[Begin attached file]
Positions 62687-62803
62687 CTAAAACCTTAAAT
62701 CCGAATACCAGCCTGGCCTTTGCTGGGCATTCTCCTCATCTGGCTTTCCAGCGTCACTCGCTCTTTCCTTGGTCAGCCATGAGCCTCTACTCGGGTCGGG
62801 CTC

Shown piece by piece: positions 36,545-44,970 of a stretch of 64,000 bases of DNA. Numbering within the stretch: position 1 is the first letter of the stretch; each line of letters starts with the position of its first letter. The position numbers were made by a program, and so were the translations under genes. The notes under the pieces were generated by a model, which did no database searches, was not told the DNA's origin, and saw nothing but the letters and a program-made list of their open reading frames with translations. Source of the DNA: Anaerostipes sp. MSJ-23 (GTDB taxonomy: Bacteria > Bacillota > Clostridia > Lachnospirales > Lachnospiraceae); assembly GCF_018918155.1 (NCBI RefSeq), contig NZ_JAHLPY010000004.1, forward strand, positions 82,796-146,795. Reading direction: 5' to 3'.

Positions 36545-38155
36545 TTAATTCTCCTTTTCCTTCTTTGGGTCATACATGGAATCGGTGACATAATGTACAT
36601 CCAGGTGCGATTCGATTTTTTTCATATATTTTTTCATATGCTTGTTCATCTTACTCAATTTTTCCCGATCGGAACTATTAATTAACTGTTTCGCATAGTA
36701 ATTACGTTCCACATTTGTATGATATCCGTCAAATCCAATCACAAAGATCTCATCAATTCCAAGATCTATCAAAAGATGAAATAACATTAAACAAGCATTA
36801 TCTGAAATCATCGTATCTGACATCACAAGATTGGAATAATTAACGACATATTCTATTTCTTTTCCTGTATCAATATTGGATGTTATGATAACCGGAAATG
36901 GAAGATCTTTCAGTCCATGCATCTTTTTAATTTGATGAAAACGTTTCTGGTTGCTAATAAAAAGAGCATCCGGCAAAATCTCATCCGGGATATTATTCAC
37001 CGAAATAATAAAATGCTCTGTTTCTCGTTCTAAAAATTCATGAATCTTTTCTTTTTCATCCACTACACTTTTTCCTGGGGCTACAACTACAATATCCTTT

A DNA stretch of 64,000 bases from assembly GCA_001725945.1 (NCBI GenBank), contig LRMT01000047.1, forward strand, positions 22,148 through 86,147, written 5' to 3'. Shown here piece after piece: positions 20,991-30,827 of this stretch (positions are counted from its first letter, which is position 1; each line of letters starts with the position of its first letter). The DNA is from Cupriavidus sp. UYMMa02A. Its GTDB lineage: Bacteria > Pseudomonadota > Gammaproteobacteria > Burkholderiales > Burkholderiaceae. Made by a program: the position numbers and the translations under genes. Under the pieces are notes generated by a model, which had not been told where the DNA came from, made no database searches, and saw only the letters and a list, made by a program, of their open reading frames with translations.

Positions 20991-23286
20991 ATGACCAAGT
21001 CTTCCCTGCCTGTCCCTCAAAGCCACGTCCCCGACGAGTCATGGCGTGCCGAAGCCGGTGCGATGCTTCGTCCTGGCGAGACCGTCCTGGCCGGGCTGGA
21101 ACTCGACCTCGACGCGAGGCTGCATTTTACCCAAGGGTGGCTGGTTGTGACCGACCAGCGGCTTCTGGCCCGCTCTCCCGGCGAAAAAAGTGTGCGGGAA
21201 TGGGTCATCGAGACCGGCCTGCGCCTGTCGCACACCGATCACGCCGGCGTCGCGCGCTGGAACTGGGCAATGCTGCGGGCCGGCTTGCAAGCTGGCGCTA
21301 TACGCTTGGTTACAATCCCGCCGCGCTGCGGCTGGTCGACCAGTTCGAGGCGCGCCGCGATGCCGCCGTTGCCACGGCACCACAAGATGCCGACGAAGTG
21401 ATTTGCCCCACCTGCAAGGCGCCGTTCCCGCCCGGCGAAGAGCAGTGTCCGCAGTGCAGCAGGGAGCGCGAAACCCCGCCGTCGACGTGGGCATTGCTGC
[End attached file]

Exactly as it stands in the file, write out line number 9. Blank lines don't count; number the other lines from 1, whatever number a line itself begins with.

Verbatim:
36701 ATTACGTTCCACATTTGTATGATATCCGTCAAATCCAATCACAAAGATCTCATCAATTCCAAGATCTATCAAAAGATGAAATAACATTAAACAAGCATTA